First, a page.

Crackdown on shops wasting air conditioning
Officials of the Seoul Metropolitan Government and the Ministry of Trade, Industry and Energy yesterday patrolled the densely-populated downtown areas including Myeong-dong in central Seoul, Gangnam District in southern Seoul and the Sinchon and Hongik University neighborhoods in western Seoul.
Aware of the patrols, shopkeepers kept their doors closed. But they complained that the policy was likely to lose them customers.
“In a small store like this, people can rarely see what’s inside if we close the door,” said Kim Il-young who runs a clothing store in Myeong-dong.
Some shops opted to keep their doors open but turn off their air conditioners even though the day’s high reached 32 degrees Celsius (89.6 Fahrenheit).
“I’d rather not use air conditioning and keep the door open,” said Lee Kyung-min, 33, who sells underwear in Myeong-dong. “I realize the workers may suffer a bit but it can’t be helped,” Lee added.
Office buildings are also coming under the government’s watchful eye as the Seoul city government tries to police its minimum indoor temperature of 26 degrees Celsius. Officials yesterday checked the main building of Hyundai Motor Group in Yangjae-dong, southern Seoul, to see if the conglomerate was complying.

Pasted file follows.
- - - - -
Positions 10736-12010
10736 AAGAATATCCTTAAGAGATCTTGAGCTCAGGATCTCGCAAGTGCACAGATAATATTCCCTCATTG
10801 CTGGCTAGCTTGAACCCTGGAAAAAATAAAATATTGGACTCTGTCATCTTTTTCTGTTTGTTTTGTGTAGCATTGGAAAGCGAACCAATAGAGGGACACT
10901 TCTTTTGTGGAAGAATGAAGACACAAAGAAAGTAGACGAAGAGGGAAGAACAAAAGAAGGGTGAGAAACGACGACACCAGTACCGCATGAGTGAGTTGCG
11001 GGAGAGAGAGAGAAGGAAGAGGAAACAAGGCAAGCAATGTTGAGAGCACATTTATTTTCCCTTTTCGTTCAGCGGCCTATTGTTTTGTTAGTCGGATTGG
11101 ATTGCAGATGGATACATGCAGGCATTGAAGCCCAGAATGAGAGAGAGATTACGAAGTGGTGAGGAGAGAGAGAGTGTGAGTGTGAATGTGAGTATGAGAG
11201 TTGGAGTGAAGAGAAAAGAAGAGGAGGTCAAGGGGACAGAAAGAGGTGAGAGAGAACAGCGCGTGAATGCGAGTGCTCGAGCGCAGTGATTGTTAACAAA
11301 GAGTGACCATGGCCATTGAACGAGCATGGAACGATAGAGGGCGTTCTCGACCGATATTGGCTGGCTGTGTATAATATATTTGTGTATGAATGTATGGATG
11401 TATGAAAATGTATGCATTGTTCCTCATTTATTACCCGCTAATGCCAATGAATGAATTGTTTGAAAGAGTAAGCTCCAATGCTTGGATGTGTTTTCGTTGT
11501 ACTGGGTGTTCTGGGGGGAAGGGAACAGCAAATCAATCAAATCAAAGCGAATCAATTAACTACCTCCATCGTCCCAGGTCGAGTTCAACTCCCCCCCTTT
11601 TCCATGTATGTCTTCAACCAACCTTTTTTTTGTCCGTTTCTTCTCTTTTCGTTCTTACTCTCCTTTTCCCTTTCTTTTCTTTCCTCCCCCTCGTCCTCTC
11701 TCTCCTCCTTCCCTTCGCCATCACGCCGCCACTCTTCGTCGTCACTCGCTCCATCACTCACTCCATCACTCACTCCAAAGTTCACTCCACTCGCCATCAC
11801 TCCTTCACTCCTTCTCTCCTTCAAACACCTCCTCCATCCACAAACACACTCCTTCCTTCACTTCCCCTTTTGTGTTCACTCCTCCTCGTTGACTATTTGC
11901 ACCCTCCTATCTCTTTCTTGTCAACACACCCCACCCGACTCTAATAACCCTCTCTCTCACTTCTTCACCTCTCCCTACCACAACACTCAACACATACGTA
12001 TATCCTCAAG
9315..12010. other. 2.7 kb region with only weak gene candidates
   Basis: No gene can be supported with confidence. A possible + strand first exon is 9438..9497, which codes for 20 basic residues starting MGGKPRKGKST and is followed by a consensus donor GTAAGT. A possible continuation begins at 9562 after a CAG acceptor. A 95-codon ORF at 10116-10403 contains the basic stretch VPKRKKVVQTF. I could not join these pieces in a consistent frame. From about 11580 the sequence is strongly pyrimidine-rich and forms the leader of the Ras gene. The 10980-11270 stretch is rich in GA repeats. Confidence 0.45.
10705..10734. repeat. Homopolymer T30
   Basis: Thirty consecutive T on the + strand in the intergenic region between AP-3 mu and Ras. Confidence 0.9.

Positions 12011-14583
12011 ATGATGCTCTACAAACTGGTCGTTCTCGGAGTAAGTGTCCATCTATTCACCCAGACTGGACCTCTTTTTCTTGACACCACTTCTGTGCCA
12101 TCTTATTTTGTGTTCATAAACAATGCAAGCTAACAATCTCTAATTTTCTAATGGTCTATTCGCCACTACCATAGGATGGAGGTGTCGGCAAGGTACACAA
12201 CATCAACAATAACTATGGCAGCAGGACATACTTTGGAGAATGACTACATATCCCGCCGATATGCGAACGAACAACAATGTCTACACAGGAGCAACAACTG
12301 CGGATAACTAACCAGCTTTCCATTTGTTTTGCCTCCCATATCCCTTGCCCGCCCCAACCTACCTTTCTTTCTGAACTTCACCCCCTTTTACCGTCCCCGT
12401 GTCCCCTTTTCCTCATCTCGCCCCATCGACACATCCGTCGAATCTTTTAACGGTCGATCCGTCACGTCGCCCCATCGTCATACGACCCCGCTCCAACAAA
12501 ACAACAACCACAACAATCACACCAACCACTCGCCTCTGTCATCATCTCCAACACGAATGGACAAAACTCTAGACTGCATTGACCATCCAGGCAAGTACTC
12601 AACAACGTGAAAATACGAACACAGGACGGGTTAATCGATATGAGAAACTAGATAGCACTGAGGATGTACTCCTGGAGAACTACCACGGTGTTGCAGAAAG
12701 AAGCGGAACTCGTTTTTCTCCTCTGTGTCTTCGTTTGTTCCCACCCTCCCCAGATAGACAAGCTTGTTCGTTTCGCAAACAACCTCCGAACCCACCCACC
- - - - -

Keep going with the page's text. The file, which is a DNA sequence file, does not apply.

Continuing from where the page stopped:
The offices were 28.1 degrees Celsius and employees were fanning themselves.
“The days are already really hot but we need to follow the rules,” said Yoon Ju-hyun, a Hyundai employee.
The temperatures at Samsung Electronics headquarter in Seocho District, southern Seoul, was 28.9 degrees Celsius yesterday. The electronics giant plans to give away cooling chair cushions to workers.
The Park Geun-hye administration has announced a series of energy-saving measures ahead of peak demand in the summer in the wake of four nuclear reactors being shut down because of faulty parts and falsified safety certificates.
The Energy Ministry said all government agencies will be required to cut electricity use by as much as 20 percent through the summer and encouraged large power consumers, such as manufacturers and factories, to follow suit.
Households will be given incentives, including cuts in utility bills, if they manage to reduce a significant amount of power consumption, according to the ministry.
The Seoul city government will keep inspecting the eight designated downtown areas twice a week until August.
BY SON GUK-HEE [firstname.lastname@example.org]